One Of The Reasons Why Linux 5.5 Can Be Running Slower
Written by Michael Larabel in Software on 29 December 2019. Page 1 of 3. 56 Comments

Going back to the start of December with the Linux 5.5 merge window we have encountered several significant performance regressions. Over the weeks since we've reproduced the behavior on both Intel and AMD systems along with large and small CPUs. Following some holiday weekend bisecting fun, here is the cause at least partially for the Linux 5.5 slowdowns.

On a number of different systems this month we've seen several regressions in real-world workloads like NPB and Parboil, PostgreSQL, Memcached, RocksDB, and also synthetic tests like the Hackbench scheduler benchmark. Worth noting, as to be explained, all these systems were running Ubuntu Linux.


But even with hitting these regressions on multiple systems, we're now past mid-way through the Linux 5.5 cycle without any solution in place or much fuss on the kernel mailing list... So perhaps it's something not reproducible by the configurations of many upstream developers. Ultimately, yes, that is partially the cause as to be explained. Yet all the Ubuntu daily kernel images have seemingly been affected by the Linux 5.5 lower performance on these multiple systems.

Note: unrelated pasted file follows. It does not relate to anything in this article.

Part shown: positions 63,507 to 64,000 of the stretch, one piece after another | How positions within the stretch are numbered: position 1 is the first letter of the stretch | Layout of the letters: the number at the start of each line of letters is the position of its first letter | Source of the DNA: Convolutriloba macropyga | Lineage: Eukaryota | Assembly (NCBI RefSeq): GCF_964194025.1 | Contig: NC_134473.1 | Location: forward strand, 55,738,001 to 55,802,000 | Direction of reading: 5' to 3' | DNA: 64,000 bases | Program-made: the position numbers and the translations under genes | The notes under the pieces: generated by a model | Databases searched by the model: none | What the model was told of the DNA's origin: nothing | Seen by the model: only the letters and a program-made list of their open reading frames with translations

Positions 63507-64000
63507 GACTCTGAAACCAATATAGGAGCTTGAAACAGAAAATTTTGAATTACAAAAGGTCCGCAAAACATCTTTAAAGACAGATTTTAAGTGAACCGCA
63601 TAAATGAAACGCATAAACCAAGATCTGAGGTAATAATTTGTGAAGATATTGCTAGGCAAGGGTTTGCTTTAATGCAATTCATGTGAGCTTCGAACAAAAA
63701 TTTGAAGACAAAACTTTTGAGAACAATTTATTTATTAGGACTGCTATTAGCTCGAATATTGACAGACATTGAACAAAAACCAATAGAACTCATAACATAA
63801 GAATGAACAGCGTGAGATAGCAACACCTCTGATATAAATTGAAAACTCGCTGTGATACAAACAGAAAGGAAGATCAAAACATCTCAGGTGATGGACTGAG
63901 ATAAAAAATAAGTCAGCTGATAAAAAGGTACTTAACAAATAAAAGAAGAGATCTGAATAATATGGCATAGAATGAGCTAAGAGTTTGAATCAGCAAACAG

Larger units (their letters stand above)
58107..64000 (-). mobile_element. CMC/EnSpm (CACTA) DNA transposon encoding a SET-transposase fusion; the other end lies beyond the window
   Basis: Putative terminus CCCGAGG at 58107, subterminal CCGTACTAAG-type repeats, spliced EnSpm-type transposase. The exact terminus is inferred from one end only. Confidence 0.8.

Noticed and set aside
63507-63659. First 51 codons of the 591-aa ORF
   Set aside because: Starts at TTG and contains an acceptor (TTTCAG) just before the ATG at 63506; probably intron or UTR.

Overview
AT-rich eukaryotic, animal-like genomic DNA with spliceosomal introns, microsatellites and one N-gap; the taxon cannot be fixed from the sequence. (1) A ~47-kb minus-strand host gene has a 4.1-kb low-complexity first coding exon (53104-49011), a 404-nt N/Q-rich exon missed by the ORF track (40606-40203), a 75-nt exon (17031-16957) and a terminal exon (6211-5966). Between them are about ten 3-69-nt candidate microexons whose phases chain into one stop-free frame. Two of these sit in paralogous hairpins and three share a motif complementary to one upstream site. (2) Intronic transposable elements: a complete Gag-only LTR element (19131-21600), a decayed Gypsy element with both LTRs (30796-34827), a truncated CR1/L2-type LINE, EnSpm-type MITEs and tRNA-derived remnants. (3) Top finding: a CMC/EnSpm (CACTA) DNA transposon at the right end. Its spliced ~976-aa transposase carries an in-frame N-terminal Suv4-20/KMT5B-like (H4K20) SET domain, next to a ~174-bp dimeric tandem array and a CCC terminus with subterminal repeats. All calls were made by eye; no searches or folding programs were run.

So I spent a portion of the Christmas weekend beginning to dive into these issues, thanks to Git's bisecting and interfacing with the Phoronix Test Suite.

Speeding up the bisecting process a lot was also using an AMD EPYC 7742 2P server, which with 256 threads combined makes for quick kernel builds... And with this server exhibiting some of the Linux 5.5 slowdowns, it made quick work of bisecting and doing the kernel builds on-host.

So here is why Linux 5.5 is slower at least on some systems...


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